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New Charleston charter school emphasizes personalized learning through technology

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New Charleston charter school emphasizes personalized learning through technology

First-grader Lillian Ledbetter sings along to a tune Tuesday at Carolina Voyager Charter School. The school opened last week in downtown Charleston with grades K-2.

Jessica Hardesty Norris hadn't planned on sending her 5-year-old daughter, Jo, to a charter school.

She was looking forward to sending her daughter to her neighborhood school on James Island and participating in that school's community. But when the mother of a friend of Jo's said she had enrolled her child at a new charter school opening in downtown Charleston, Norris quickly did some online investigating and scheduling a meeting there Aug. 18. Her daughter started kindergarten at Carolina Voyager Charter School the next day.

"It's been fantastic," Norris said of her daughter's first week at the new school.

Carolina Voyager opened Aug. 18 on the campus of the Greek Orthodox Church of the Holy Trinity on Race Street. The school has around 67 students enrolled in grades K-2, and runs from 8 a.m. to 4 p.m. Monday through Thursday and until 2:30 p.m. on Friday. An after-school program run by Tech Savvy Kids operates until 6 p.m. all five days.

School Leader Harry Walker said the school can accept up to 88 students this school year and still has spots available. The school will add a grade per year until it reaches the eighth grade for a total enrollment of around 450 students, Walker said.

Carolina Voyager is chartered through the Charleston County School District and is the only new charter school to open in the county this school year. There is no admissions requirements other than students must live in Charleston County.

Walker, whose role is similar to a principal, said what makes Carolina Voyager different is its focus on "blended learning," which combines traditional teaching with targeted use of technology.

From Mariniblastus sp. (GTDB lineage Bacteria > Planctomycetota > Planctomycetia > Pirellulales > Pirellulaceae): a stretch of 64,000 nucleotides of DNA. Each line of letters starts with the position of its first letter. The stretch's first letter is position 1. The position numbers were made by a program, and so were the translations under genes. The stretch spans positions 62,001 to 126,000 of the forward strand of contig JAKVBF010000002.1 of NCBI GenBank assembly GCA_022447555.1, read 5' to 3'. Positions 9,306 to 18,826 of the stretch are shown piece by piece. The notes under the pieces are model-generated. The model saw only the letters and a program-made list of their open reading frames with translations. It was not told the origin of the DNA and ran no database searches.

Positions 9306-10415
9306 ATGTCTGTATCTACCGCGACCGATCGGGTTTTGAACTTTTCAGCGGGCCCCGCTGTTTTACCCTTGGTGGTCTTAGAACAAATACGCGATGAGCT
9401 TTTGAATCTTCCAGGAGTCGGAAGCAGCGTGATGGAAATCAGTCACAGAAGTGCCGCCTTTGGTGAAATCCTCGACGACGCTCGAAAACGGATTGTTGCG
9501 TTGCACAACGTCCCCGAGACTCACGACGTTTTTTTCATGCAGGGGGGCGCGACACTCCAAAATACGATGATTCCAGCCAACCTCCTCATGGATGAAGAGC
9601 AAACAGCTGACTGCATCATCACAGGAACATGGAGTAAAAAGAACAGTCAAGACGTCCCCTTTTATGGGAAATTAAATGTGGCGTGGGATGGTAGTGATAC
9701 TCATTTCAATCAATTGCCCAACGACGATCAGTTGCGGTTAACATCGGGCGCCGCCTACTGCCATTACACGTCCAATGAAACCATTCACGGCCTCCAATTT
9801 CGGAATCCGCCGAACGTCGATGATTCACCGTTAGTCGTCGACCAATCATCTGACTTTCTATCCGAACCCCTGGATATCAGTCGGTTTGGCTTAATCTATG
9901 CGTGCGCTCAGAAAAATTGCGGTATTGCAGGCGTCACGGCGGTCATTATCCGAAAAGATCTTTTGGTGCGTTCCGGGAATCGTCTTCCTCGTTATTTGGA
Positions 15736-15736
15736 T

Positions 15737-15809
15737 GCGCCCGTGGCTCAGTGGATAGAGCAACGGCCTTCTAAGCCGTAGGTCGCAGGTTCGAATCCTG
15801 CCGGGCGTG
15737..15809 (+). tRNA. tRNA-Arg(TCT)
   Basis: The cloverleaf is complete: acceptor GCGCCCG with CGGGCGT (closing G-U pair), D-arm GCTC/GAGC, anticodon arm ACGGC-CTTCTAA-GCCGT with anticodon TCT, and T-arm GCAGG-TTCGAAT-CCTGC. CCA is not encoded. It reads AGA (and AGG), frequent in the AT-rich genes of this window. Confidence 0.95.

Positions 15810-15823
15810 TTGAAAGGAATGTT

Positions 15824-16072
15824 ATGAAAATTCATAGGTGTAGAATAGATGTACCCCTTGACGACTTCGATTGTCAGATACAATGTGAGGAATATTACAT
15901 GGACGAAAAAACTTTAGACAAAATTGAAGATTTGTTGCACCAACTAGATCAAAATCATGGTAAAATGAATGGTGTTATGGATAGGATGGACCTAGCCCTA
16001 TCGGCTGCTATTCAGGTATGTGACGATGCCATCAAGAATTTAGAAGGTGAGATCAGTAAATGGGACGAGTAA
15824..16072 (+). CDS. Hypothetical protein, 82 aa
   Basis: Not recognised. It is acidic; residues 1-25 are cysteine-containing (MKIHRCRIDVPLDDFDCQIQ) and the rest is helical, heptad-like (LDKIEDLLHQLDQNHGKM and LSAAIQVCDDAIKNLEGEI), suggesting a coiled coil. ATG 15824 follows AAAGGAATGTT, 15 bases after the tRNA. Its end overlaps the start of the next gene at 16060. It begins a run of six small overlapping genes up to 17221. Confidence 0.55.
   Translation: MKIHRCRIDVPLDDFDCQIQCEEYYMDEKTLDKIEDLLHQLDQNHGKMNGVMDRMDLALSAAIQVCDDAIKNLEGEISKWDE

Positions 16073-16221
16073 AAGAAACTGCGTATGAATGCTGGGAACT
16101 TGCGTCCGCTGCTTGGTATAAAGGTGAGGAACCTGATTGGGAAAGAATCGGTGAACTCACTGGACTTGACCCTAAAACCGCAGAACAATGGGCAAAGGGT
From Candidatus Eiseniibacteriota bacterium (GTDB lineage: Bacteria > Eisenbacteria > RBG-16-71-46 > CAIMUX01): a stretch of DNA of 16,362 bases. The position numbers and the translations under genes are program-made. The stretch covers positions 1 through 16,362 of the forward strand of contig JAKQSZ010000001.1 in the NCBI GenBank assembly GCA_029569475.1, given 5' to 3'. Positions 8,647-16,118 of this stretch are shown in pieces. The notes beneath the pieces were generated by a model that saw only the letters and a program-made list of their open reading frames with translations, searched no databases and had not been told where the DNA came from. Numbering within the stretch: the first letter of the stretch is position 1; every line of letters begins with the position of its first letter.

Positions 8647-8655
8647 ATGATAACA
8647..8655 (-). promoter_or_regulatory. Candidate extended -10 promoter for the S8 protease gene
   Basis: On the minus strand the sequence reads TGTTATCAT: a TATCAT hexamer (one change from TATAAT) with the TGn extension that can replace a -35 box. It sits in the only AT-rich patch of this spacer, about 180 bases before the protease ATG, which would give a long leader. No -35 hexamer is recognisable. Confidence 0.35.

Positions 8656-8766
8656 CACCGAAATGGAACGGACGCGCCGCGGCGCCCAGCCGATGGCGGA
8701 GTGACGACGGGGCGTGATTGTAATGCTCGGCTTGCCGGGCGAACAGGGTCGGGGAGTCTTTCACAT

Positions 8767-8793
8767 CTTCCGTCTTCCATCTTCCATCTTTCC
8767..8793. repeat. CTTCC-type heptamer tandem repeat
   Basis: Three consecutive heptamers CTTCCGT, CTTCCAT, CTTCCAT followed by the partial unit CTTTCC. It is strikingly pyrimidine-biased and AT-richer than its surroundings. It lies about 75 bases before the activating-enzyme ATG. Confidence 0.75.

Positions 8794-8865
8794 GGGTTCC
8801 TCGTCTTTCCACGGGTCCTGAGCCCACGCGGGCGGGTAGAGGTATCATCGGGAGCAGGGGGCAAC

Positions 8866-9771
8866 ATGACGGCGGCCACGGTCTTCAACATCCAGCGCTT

Every student has an iPad and is assigned digital lessons through educational software that can increase or decrease the rigor of the assignment based on student performance, Walker said. The software saves data on student performance, which allows teachers to better target each student's needs, he said.

"It's not about giving kids iPads and expecting them to increase achievement," Walker said. "It's about meeting kids where they are and then attending to them based on what their needs are."

Kindergarten teacher Jennifer Plimpton feels the data the digital lessons provide will help teachers be more flexible and targeted in their lessons.

"It's going to make the planning a lot more productive and it's great that parents can log on and know what we were working on in the classroom," she said.

The technology aspect is intriguing, but for Norris the things that sold her on the school were practical.

"I think what really tipped me over in part was the 8-to-4 school day and the possibility of continuation through middle school," she said.

Norris said what's impressed her the most is how accessible and attentive the teachers have been.

"They're so nimble," she said. "They can be responsive to any kid."

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